Lower female genital tract tumors with adenoid cystic differentiation: P16 expression and high-risk HPV detection

Deyin Xing, J. Kenneth Schoolmeester, Zhiyong Ren, Christina Isacson, Brigitte M. Ronnett

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Lower female genital tract tumors with adenoid cystic differentiation are rare, and data on their relationship with highrisk human papillomavirus (HPV) are limited. Here we report the clinicopathologic features from a case series. Tumors with adenoid cystic differentiation, either pure or as part of a carcinoma with mixed differentiation, arising in the lower female genital tract were evaluated by means of immunohistochemical analysis for p16 expression and in situ hybridization using 1 or more probes for high-risk HPV (a high-risk probe covering multiple types, a wide-spectrum probe, and separate type-specific probes for HPV16 and HPV18) and when possible by polymerase chain reaction for high-risk HPV. Six cervical carcinomas with adenoid cystic differentiation admixed with various combinations of at least 1 other pattern of differentiation, including adenoid basal tumor (epithelioma and/or carcinoma), squamous cell carcinoma (basaloid or keratinizing), and small cell carcinoma were identified in patients ranging in age from 50 to 86 years (mean, 73 y; median, 76 y). All of these tumors were characterized by diffuse p16 expression. High-risk HPV was detected in 5 of 6 tested cases: 4 cases by in situ hybridization (all positive for HPV-wide-spectrum and HPV16) and 1 by polymerase chain reaction (HPV45). Seven pure adenoid cystic carcinomas (6 vulvar and 1 cervical) were identified in patients ranging in age from 27 to 74 years (mean, 48 y; median, 48 y). All of these tumors were characterized by variable p16 expression ranging from very limited to more extensive but never diffuse. No high-risk HPV was detected in any of these pure tumors. Lower female genital tract carcinomas with adenoid cystic differentiation appear to comprise 2 pathogenetically distinct groups. Cervical carcinomas with mixed differentiation, including adenoid cystic, adenoid basal, squamous, and small cell components, are etiologically related to high-risk HPV and can be identified by diffuse p16 expression. Pure vulvar and cervical adenoid cystic carcinomas appear to be unrelated to high-risk HPV and are distinguished from the mixed carcinomas by nondiffuse p16 expression.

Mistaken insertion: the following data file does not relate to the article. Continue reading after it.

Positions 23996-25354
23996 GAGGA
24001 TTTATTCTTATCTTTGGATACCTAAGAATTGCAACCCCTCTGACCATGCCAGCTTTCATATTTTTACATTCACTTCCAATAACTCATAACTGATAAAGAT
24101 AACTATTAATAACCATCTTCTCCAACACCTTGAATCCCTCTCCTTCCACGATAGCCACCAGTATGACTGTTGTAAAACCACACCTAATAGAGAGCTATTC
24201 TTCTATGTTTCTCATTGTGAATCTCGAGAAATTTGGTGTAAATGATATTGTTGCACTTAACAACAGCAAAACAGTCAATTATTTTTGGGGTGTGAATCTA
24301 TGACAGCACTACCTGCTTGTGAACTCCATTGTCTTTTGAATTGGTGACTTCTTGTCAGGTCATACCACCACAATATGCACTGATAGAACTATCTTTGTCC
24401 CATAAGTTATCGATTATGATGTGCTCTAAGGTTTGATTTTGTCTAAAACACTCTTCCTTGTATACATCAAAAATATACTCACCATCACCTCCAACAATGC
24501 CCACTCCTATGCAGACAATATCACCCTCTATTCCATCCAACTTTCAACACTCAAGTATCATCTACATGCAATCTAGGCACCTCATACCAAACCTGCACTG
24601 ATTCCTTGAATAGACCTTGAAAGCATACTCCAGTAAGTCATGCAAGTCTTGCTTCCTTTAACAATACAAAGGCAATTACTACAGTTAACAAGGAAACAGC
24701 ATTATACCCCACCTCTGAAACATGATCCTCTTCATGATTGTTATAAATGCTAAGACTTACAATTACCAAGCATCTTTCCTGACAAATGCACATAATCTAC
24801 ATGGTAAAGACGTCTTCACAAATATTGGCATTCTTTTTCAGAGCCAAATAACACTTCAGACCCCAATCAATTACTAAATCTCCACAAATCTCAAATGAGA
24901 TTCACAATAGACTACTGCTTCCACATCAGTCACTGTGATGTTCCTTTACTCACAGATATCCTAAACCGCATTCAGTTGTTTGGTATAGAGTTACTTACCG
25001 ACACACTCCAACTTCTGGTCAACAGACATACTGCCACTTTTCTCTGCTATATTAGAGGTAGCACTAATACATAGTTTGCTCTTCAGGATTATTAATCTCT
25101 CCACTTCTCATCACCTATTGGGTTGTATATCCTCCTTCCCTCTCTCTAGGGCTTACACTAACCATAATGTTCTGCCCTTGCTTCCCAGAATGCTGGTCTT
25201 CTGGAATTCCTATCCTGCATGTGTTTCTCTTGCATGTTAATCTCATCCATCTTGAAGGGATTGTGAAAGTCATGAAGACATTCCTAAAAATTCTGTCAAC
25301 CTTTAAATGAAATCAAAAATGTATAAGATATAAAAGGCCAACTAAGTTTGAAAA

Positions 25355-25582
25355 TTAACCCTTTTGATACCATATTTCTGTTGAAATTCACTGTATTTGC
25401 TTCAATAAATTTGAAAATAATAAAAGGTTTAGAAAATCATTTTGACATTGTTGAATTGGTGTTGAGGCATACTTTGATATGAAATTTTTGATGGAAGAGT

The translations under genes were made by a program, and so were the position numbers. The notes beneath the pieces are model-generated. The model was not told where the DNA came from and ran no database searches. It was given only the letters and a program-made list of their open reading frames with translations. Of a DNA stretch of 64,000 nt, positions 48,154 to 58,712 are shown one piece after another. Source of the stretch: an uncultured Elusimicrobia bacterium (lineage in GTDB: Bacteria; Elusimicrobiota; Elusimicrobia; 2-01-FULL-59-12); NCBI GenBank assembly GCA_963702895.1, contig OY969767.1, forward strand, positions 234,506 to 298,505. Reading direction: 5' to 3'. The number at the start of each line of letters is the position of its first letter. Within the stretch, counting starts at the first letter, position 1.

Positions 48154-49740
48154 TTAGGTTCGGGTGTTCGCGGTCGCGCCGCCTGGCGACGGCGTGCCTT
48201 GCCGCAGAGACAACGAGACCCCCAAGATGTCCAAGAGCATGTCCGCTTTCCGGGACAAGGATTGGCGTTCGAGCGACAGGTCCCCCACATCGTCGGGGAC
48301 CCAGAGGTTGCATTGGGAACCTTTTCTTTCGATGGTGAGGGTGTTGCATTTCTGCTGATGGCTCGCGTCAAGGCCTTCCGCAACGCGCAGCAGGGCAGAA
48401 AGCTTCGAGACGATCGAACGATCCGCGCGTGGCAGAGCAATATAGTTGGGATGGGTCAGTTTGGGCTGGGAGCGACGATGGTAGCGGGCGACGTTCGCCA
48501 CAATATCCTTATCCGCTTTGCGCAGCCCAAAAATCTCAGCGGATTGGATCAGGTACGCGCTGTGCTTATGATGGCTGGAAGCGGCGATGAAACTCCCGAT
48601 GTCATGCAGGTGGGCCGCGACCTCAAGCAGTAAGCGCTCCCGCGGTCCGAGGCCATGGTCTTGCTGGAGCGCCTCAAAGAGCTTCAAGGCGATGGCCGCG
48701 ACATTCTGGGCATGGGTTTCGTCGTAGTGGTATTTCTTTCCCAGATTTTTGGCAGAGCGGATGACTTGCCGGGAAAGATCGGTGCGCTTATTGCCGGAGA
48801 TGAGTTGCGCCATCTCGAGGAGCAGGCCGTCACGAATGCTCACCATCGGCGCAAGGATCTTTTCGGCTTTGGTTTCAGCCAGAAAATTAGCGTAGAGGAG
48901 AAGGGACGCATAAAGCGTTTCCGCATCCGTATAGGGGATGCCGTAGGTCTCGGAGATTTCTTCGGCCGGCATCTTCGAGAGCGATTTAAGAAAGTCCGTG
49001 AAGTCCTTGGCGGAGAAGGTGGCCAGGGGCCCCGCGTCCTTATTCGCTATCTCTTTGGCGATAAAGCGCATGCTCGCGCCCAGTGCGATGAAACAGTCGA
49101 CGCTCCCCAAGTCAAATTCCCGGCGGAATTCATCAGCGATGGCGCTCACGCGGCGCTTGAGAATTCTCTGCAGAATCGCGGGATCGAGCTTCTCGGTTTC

Original languageEnglish (US)
Pages (from-to)529-536
Number of pages8
JournalAmerican Journal of Surgical Pathology
Issue number4
StatePublished - Jan 1 2016



  • Adenoid basal tumor
  • Adenoid cystic carcinoma
  • Cervical carcinoma
  • High-risk human papillomavirus
  • Vulvar carcinoma

ASJC Scopus subject areas

  • Anatomy
  • Surgery
  • Pathology and Forensic Medicine

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